Beloved St. John’s community,

There is much that is confusing in this world, much that is nuanced, much that one cannot say for certain: this is how things are and there is no other way. Yet there are a few things that are sure. One of them is this: things can change. Another is this: never doubt that your small acts, words, gestures and thoughts, though seemingly invisible to all the cosmos, do matter and have an impact far beyond anything you can imagine.

Yesterday, we saw Joe Biden take his oath as President, and we saw Kamala Harris take her oath as Vice-President, the first woman, first black person, first Asian person in this office. We saw for the first time the National Youth Poet Laureate, Amanda Gorman, speak words of light and cadence and beauty to an eager nation. We heard stories about many people who in the last year have done courageous, selfless things for the good of others.

These were extraordinary events, but they were the result of countless, slow, often solitary, invisible choices, practices, and attitudes by many people over long years.

In today’s gospel lectionary text, Jesus says this: “With what can we compare the kingdom of God, or what parable will we use for it? It is like a mustard seed, which, when sown upon the ground, is the smallest of all the seeds on earth; yet when it is sown it grows up and becomes the greatest of all shrubs, and puts forth large branches, so that the birds of the air can make nests in its shade.” (Mark 4:30-32). Seeds, like all of life, are a miracle. We put them in the ground and then, by a process utterly beyond our control, they germinate, sprout and grow. A mustard seed is many times smaller than a pea. Yet it becomes a huge tree, slowly, patiently, over years of the slow growth God’s Spirit empowers and that the sun and earth and water support.

People can do extraordinary things. Runners run ultramarathons after years of patiently putting one foot in front of the other. Joe Biden was one of the youngest Senators ever elected at age 30, and is the oldest man ever to be elected President. Jesus prepared for thirty invisible years before his public ministry shone with an incandescence that still illuminates millions all over the world. And God’s Spirit is active within each of us.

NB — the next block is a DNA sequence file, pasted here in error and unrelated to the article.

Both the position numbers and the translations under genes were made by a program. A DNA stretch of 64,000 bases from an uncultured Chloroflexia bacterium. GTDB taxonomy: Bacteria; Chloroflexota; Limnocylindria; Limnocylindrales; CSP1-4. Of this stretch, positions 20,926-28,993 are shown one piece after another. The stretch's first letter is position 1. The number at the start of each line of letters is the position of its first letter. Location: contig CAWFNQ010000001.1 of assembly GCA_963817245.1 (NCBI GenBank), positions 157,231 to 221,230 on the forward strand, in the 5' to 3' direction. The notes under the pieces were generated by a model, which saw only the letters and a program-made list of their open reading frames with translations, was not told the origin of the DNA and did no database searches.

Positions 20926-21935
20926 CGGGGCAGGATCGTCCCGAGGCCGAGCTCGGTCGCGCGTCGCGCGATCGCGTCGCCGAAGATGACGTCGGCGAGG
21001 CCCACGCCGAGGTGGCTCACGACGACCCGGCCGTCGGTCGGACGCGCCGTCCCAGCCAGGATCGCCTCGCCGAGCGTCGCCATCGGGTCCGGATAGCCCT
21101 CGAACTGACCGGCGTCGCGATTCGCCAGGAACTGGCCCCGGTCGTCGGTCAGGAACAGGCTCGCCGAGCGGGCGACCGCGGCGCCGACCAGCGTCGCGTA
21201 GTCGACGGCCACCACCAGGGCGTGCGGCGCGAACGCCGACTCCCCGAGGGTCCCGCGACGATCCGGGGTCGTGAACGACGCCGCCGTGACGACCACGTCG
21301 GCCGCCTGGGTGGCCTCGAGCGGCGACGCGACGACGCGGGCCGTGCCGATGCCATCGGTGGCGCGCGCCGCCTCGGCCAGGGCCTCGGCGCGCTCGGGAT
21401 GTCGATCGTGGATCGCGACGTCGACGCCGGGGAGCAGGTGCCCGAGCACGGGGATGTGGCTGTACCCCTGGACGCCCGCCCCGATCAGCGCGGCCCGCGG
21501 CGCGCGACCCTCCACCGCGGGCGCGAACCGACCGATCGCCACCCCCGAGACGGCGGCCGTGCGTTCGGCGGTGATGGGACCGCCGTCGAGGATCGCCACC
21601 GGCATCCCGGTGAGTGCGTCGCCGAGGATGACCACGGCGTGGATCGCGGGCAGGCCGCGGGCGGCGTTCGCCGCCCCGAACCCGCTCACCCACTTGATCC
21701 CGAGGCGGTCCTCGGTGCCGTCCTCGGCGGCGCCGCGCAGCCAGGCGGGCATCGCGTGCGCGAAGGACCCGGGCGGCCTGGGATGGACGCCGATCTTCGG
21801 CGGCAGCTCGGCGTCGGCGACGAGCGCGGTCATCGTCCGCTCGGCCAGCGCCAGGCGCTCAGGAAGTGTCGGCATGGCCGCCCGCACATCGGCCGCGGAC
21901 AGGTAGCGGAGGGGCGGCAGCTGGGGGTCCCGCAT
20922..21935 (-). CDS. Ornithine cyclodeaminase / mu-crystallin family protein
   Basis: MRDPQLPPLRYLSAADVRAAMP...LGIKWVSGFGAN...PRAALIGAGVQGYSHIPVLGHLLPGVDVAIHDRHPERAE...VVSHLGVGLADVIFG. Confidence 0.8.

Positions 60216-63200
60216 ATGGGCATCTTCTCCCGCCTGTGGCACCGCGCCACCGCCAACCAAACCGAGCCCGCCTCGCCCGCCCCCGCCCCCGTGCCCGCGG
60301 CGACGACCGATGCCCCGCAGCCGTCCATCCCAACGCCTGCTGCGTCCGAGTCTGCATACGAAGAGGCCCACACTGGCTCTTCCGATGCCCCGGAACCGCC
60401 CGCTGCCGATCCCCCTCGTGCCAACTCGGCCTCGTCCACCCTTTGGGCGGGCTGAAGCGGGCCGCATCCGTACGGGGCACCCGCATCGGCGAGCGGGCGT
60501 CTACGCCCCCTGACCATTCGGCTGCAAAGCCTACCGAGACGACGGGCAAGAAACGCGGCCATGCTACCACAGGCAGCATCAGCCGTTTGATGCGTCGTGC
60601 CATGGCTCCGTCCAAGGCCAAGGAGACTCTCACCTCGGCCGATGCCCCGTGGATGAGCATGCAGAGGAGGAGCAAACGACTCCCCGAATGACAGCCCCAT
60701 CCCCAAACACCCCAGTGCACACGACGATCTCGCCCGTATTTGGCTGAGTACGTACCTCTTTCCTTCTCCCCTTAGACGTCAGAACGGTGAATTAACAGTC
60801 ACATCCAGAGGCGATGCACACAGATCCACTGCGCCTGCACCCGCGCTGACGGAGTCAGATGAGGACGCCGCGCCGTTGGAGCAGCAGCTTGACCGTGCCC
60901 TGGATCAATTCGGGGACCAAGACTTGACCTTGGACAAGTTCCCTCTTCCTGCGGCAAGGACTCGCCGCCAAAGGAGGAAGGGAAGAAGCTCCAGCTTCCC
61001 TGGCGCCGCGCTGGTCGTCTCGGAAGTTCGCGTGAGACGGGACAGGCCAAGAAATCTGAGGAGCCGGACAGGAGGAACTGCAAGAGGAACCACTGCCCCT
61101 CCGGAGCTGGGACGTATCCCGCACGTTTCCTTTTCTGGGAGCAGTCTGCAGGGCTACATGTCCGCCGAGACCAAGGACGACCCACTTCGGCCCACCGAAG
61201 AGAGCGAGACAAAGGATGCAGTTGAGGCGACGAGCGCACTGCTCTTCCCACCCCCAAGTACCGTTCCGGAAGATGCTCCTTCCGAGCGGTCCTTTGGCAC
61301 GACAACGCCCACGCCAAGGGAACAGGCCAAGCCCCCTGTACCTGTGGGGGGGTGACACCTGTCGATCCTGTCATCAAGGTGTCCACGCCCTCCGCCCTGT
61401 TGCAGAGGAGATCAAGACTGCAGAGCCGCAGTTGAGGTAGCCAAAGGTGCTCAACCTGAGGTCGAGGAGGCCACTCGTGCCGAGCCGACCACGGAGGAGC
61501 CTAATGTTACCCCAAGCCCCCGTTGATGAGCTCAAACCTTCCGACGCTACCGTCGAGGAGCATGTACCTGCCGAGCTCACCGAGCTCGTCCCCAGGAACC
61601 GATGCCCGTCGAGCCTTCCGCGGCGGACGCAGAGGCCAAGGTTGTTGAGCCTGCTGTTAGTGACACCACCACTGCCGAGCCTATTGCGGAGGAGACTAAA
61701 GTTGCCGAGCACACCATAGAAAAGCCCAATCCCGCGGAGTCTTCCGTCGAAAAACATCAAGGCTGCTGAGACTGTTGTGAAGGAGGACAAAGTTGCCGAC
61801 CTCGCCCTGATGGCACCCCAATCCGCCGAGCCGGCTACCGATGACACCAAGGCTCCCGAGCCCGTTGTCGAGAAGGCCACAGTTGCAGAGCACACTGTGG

As you read this, where are you, and what have you been doing today? What are the seeds God is planting in you, and what seeds are you planting in the world around you? What are the tiny choices you are making today?

Let one of them be a willingness to open yourself to the presence and power of God, to listen and to watch and to expect signs of God’s life around and within you.

Let one of them be a willingness to choose a gracious integrity, rather than an integrity shaded with anger, bitterness or contempt.

Let one of them be to observe another human being with curious loving wonder, and to contribute without being asked to their wellbeing.

In the end, let your attitudes, choices and words revolve around two simple things: prayer and love.1 On the inbreath, prayer; surrendering to the life and presence of God, to a power greater than yourself; and on the outbreath, love. Not a feeing, but an action bathed in justice and goodness and resolve, and in God’s mercy.

And thus will we ourselves be seeds planted in God’s kingdom, for a future we can dimly glimpse, a future that is bright with the promise of Beloved Community, God’s dream for the world.

Faithfully, in Christ’s love,
Lisa

1Bishop Craig Loya spoke a brief homily about these two things—prayer and love—in yesterday’s inauguration day morning prayer. This was a seed he planted in my awareness that is already sprouting. May it grow in you also.